I was introduced to sand tray work during a weekend workshop I attended years ago lead by Violet Oaklander, the woman who wrote, “Windows To Our Children.” Although her work was geared toward the treatment of children and adolescents, she encouraged us to explore this work with our adult population.
My sand tray is a large wooden box that sits on top of a stand that supports it. The sand can be left dry or you can add varying amounts of water to create different textures. Altering landscapes (hills, valleys, flat desert and lakes) can be formed by moving and shifting the sand in accordance with what fits the client’s story.
Miniature figures can be used from a collection I have in the office. Clients discover that they can be buried or placed on top of the sand, inside a pool of water or moved around to form stories that create real or imagined situations. Sand tray lends itself to creative expression that doesn’t require dialogue that may otherwise feel forced or awkward. It’s especially effective with reluctant adolescents by easing them into non-verbal communication that helps to engender trust and safety in the therapeutic dynamic between client and therapist.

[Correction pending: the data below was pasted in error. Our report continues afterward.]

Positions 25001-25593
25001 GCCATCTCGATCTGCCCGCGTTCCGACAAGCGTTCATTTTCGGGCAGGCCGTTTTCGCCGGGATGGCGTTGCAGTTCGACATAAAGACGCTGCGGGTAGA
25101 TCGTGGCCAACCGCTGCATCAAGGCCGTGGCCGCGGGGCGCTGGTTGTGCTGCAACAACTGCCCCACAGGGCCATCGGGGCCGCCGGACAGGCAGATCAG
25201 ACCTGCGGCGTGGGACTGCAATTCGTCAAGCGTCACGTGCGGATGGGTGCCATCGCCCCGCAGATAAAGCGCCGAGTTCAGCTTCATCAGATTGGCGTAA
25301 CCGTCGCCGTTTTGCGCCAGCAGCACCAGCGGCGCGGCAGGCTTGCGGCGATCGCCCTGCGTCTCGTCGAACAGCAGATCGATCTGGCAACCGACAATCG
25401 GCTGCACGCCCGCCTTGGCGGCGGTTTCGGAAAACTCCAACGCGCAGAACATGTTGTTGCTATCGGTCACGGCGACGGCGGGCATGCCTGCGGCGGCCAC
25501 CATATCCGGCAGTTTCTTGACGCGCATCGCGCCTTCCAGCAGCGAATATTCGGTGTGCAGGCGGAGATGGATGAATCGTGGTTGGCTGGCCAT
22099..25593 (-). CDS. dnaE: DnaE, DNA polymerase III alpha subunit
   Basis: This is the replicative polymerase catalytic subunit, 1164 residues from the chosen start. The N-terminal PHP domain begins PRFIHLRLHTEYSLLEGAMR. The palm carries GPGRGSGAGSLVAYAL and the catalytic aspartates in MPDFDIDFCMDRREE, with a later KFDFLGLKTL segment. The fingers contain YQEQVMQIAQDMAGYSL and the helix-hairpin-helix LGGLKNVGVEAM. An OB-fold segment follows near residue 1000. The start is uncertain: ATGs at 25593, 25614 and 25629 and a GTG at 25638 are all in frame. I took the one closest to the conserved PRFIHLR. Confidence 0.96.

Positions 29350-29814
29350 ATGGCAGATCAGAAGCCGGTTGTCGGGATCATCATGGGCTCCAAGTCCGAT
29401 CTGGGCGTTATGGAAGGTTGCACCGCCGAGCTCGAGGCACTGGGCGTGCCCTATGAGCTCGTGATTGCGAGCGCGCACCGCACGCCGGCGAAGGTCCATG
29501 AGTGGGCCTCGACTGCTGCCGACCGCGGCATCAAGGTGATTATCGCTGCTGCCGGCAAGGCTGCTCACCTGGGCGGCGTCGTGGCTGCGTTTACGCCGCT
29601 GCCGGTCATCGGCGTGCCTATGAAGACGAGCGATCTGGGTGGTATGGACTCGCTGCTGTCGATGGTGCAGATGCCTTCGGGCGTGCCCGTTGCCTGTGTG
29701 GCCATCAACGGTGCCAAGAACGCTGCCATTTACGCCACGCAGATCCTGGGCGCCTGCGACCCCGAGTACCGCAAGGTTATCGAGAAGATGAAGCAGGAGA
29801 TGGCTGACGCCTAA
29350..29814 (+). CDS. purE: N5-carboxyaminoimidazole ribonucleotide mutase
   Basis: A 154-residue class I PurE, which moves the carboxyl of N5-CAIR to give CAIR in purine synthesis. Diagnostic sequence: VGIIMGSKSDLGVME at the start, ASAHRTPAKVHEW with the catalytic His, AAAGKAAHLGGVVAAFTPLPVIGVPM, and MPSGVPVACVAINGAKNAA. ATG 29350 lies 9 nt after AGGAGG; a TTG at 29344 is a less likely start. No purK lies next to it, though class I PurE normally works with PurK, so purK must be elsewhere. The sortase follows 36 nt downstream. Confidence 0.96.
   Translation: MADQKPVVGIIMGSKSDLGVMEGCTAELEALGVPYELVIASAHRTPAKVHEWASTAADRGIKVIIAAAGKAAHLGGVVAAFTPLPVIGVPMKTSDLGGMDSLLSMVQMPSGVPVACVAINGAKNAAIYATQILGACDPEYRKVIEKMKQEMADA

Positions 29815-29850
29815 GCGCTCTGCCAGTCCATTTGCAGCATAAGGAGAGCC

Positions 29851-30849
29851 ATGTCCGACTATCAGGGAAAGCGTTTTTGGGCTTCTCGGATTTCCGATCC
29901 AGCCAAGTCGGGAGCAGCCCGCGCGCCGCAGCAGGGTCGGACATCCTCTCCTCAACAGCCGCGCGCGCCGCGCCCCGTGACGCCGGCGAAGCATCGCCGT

Upon completion, the client will be asked what’s happening or what’s about to happen in the story they created in the sand. As the story unfolds, the client is invited to pay attention to thoughts and sensations in their body, a process that will lead to greater trust and an overall sense of balance. Sand Tray is a creative, sensory process that often opens up more awareness and insights to situations and events that have caused the client inner conflict and struggle.
Note that I use other forms of play therapy that are effective when treating children and adolescents, such as: drawing, games and story telling.
Areas of Specialization
Psychotherapy License LMFT
001074 New York